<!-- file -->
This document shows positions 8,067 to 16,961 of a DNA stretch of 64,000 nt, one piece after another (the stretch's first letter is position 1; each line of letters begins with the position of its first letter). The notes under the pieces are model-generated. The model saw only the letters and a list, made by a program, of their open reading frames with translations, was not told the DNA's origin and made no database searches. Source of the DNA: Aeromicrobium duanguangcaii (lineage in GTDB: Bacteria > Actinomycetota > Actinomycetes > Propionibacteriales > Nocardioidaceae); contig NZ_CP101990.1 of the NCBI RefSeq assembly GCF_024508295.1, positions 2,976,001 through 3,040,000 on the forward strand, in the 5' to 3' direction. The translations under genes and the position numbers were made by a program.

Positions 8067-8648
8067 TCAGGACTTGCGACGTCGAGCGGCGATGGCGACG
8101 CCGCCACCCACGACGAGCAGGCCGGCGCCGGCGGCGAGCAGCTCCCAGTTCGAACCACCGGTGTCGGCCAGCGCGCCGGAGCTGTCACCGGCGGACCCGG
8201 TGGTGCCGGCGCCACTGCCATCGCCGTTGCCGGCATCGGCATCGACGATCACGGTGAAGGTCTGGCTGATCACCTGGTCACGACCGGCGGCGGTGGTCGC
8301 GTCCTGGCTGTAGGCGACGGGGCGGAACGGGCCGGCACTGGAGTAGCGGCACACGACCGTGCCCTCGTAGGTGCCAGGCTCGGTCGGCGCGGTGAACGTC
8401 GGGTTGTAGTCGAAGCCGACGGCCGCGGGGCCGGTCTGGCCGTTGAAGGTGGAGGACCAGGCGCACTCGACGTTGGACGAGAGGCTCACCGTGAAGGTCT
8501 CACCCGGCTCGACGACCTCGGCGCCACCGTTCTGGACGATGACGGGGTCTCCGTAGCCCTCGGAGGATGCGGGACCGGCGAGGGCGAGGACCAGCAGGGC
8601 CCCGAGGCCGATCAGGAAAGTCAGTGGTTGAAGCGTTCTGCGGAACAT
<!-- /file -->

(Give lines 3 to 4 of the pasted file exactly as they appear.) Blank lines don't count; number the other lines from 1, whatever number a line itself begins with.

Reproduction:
8067 TCAGGACTTGCGACGTCGAGCGGCGATGGCGACG
8101 CCGCCACCCACGACGAGCAGGCCGGCGCCGGCGGCGAGCAGCTCCCAGTTCGAACCACCGGTGTCGGCCAGCGCGCCGGAGCTGTCACCGGCGGACCCGG